The other camera that gives me that, via a much different path, is the Mamiya RZ67. I will own one of those again one day soon (the sale of my Leica M240 and Leica lenses will make that easy now). It’s really the best portrait camera I’ve ever had the privilege of owning.

          Lastly, my “brutal” decision making is often not well understood, and not well-received, by some readers. Often it drives me nuts too. But it’s necessary. I’m glad some people totally get it.

          —Peter.

          • David says:

            Likewise, I always feel compelled to comment. What you have to say always seems to resonate.

            I look forward to seeing more from you with the Mamiya 7. Concentrating on the images is the best reason. It’s easy to forget that. It’s quite a leap that so many talk about but never take, so good on you. I also totally appreciate being in the moment too; it’s just a totally different head space like that. I can shoot film and scan a print and genuinely love it. Digital is different, I have to work it for ages and I’m forever tweaking it because it doesn’t look quite right.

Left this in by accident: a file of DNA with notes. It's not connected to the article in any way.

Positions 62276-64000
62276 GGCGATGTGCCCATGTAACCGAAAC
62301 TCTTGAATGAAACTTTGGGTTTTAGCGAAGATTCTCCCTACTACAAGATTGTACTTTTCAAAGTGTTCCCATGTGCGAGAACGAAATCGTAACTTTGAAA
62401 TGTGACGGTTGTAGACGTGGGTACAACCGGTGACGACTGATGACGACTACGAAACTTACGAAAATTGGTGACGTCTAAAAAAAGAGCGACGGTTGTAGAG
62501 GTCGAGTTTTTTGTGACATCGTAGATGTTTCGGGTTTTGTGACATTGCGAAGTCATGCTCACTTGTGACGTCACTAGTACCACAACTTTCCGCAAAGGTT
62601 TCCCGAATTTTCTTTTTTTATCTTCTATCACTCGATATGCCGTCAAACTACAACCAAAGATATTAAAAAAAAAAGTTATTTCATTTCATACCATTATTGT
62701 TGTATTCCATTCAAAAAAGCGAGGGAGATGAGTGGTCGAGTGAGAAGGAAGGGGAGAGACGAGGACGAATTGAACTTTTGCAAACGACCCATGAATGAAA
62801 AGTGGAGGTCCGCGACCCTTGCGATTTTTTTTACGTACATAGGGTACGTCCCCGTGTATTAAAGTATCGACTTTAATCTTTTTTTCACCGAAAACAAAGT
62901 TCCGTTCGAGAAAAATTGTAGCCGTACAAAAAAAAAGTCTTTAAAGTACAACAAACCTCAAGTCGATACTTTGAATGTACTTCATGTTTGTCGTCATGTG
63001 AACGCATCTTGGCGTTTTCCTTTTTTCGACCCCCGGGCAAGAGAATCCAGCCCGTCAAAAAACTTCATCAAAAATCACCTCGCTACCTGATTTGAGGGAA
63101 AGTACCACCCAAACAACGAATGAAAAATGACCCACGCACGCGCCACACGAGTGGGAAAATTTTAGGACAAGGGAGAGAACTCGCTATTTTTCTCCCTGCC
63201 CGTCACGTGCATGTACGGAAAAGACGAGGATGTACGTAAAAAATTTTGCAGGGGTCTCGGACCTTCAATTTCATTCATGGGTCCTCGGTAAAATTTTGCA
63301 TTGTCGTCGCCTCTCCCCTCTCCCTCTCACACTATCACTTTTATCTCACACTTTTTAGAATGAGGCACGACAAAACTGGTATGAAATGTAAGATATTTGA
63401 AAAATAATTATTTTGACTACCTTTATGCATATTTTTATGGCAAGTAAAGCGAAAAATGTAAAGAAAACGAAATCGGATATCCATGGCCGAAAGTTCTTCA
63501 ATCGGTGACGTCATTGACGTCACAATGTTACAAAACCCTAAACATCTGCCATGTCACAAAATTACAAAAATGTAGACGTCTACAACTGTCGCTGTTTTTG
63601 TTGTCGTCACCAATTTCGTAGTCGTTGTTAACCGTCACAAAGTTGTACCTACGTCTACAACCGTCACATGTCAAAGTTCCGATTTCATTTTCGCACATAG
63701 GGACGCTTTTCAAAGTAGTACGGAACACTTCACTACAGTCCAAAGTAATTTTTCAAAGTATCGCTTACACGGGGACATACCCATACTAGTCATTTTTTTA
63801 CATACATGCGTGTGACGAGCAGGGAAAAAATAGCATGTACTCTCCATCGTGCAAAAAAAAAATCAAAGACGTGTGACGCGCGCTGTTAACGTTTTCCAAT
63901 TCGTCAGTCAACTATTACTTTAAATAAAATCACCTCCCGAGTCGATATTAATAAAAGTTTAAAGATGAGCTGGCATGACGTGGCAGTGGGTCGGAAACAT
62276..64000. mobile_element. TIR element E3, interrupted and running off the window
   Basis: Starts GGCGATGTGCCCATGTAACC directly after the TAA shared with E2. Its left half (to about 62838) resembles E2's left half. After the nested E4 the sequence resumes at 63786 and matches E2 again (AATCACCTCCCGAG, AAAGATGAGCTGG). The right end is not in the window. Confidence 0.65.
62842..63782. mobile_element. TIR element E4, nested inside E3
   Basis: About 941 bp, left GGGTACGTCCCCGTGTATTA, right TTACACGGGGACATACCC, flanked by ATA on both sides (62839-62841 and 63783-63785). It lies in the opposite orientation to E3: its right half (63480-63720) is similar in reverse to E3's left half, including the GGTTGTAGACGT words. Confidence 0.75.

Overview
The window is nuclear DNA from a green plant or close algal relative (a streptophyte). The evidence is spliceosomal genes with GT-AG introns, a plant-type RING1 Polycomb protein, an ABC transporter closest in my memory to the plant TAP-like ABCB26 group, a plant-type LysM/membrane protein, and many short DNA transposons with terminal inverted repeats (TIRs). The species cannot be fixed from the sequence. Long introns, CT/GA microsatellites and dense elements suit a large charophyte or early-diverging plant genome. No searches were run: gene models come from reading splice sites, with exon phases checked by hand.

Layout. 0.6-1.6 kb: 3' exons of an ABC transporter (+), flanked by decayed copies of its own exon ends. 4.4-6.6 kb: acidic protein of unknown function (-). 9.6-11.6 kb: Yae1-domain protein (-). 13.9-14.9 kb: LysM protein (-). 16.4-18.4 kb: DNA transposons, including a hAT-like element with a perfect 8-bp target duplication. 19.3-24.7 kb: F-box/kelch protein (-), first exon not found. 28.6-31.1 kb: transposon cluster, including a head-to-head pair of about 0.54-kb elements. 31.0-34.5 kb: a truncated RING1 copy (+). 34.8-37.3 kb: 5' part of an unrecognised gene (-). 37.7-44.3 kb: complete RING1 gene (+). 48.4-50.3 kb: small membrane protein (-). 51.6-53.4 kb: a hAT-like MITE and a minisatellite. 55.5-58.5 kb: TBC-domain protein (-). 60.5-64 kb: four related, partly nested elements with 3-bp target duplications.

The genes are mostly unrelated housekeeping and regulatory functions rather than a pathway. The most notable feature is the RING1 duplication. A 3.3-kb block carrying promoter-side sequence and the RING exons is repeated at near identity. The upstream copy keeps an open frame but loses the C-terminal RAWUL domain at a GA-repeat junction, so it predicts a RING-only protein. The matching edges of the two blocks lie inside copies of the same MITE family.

I have a full RZ kit that I hope I will never part with. I mostly shot with that system for about a decade, before going digital, I’ve tried digital backs on it but it’s cumbersome set up so it’s mostly sat unused. I still love it but I have a sort of love affair with Contax 645 at the moment, oh and the Blad Zeiss 110 f2 FE, and Schneider Technika 150mm 2.8. I am genuinely pleased with my M9, within it’s ‘window of bliss’ it works exceptionally well, but it has it’s limits. I’ll keep it, I think.

            Film Development is still an issue though, I just need to get my head around a workflow I’m comfortable with I guess. Despite living in London, a lot of labs have shut down, the one I use is a 2 hour round trip and then another to pick it up again…Then there is the scanning, the spotting, all those things I fell in love with digital for back in those days. Have to get my head going back to 10 Frames per roll too, the expense and the constant changing. Not to mention I have been taken hook, line sinker for the portability/quality ratio of the M9. Gulp, digital has made me lazy.